I hear you, the naysayers of “love is not enough.”  I have seen these counter-arguments before. The bible says love is the greatest gift. True. Most holy books have a similar message. But even in the bible, love is an action. The bible says love is patient and kind; it does not envy or boast. It protects, binds everything together in perfect harmony, covers a multitude of sins, always perseveres, and never fails. And even in a relationship with a deity, one must show their love and devotion. Saying, “I love God,” every now and then does not denote a relationship with your higher power. Instead, it shows an appreciation for the deity’s existence and place in your life. Yet, there is little work on your part other than the occasional acknowledgment. The same could be true for the devote or extremist. True love means basking in the peace and light that comes from your higher power and the relationship you’ve developed. If someone is moved to judge, hurt, or kill others in their god’s name, are they showing love for their god or obsession with the rules of the religion?  

And that is the crux of the matter. Love is not passive, nor is it oppressive or obsessive. You cannot love your spouse or your child the same way you love puppies or ice cream. In relationships, love is every bit, if not more, an action; it requires showing, telling, and feeling. Whether you connect your action to love languages or being a good partner, there simply has to be more than feelings keeping your relationship together and healthy.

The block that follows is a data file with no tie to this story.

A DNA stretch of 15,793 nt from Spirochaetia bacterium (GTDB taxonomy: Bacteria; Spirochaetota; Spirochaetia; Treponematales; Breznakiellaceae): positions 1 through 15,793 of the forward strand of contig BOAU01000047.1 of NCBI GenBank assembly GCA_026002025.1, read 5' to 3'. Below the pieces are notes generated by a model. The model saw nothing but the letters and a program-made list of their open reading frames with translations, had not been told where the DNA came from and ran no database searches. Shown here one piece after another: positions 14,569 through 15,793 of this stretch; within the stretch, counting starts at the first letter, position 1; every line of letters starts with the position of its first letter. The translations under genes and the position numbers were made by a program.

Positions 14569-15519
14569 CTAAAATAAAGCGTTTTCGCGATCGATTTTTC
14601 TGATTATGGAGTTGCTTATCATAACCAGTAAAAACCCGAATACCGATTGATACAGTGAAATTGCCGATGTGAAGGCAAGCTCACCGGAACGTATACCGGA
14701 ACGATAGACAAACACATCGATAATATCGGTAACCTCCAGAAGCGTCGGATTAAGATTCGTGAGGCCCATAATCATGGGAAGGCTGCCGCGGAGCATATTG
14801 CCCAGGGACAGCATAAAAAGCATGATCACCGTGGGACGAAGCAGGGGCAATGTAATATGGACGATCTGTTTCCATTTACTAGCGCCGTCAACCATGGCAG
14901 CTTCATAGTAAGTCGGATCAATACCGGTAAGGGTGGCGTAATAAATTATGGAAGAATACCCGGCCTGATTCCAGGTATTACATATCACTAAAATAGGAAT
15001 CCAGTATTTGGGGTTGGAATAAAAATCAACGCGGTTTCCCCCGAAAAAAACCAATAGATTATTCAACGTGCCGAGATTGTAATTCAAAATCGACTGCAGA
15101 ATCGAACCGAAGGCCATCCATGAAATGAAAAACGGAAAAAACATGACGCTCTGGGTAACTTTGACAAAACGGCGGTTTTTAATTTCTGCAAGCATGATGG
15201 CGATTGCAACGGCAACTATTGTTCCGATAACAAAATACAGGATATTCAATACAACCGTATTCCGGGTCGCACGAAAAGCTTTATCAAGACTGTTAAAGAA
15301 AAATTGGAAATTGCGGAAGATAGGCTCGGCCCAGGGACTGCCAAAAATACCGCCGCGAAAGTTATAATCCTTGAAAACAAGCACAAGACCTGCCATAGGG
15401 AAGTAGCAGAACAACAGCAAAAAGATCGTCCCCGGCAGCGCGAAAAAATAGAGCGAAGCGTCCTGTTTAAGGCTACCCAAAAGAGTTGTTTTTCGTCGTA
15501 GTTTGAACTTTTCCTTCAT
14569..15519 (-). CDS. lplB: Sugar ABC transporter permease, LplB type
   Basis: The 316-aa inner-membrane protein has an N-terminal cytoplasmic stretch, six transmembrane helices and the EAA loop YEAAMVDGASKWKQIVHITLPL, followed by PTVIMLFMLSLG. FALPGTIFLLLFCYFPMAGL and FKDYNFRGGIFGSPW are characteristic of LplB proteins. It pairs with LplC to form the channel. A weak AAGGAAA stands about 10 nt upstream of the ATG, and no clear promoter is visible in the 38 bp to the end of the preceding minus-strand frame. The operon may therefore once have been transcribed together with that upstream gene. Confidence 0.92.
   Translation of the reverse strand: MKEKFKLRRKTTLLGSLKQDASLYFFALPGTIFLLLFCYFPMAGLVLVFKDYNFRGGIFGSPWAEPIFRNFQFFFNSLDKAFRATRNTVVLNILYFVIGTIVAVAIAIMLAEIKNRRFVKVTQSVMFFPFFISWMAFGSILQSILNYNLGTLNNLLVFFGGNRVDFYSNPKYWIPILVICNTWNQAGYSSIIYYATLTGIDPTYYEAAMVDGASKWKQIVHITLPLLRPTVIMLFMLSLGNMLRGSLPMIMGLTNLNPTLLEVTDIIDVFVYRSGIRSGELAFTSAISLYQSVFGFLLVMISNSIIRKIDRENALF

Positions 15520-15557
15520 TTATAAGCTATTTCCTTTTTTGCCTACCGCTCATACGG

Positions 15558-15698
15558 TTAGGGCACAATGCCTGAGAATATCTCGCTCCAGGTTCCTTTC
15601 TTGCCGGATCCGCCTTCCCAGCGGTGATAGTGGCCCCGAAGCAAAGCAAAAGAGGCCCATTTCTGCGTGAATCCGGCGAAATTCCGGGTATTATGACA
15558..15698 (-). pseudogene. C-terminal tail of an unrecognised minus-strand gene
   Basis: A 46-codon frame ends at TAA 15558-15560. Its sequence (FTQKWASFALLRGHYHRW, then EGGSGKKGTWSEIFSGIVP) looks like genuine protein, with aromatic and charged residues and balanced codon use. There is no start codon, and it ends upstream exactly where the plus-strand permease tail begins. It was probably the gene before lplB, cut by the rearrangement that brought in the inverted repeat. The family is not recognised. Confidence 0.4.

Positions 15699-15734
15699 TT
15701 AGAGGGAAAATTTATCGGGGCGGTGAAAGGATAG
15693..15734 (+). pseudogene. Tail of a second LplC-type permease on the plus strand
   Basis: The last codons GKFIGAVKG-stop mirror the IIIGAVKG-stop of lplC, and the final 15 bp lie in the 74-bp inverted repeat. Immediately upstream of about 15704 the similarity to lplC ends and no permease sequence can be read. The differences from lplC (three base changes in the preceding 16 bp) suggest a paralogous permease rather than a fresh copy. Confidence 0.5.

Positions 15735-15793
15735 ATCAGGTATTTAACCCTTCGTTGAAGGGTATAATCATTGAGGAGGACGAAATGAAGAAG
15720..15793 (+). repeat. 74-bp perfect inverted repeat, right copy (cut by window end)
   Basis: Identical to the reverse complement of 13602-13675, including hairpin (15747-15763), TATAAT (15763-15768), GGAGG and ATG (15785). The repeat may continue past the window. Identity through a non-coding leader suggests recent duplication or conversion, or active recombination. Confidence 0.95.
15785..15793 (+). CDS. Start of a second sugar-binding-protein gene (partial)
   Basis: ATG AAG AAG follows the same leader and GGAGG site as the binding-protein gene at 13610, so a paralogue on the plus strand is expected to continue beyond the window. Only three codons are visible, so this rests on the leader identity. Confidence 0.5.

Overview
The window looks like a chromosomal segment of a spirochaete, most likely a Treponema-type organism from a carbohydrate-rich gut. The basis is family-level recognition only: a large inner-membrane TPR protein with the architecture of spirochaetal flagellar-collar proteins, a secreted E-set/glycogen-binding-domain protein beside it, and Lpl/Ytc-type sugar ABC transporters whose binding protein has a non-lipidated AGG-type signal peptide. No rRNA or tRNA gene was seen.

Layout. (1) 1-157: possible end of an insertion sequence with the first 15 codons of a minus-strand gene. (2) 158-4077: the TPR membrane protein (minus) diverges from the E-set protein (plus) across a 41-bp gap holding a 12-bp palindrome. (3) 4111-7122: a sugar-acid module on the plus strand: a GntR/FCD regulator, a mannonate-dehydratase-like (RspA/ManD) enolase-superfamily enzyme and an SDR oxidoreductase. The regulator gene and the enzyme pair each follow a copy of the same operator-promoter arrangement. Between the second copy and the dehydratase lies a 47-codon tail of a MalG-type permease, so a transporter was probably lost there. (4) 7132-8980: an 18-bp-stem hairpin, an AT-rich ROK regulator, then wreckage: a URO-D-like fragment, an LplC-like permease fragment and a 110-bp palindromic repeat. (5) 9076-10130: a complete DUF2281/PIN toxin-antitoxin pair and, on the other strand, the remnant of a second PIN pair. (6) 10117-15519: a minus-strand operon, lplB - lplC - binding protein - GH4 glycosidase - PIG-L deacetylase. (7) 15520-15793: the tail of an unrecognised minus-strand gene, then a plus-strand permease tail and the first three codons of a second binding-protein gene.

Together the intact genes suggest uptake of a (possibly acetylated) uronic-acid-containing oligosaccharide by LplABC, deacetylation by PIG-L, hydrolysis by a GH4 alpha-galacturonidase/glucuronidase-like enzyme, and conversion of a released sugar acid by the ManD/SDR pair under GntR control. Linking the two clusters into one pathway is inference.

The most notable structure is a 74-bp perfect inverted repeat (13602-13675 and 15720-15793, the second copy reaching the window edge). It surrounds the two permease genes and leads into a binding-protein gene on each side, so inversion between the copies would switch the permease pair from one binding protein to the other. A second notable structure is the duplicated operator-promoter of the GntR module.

What should be keeping a marriage together? Well, that is up to the couple. For some, it may be adventure or shared passions, spirituality, or similar tastes in entertainment. However, all parties need to fully invest and participate. There should be equal reciprocity (balanced give and take), respect, security, safe and healthy communication, and room to grow. These are as essential as love.

Back to the scenario of our argument. We were both right. Truthfully, it doesn’t matter which part of the table you assign to love because we all know that table will get thrown out if it becomes too old, scratched, and irreparably wobbly.

Maybe we should treat our relationships the way my grandparents treated their dining room table. It was waxed twice a year, checked for scratches that my grandfather would gently buff and repair. Ninety-nine percent of the time it was covered with a lovely tablecloth, and it never moved more than an inch or two in any direction. And if by some off chance it needed to be moved, at least two people picked up the table. No one scooted, pulled, or dragged that thing alone for fear of damaging the legs. That table outlasted my grandparents and their 53-year marriage. It was cared for, protected, and cherished.

Like the table, marriage should be protected and cherished as well. Both people need to do the lifting when things are transitioning or get hard. Both parties need to do what is required to care for the relationship. Make no mistake, love is the greatest gift in all the universe. It is an emotion expressed in every living being, and it may very well be the essence of all of us. However, love is not all you need to sustain a healthy relationship, any relationship. There are great relationships with little love and terrible relationships with a ton of love. While the recipe for a healthy marriage is as unique as the couple, one thing is sure, love can be the main ingredient, but it cannot be the only ingredient.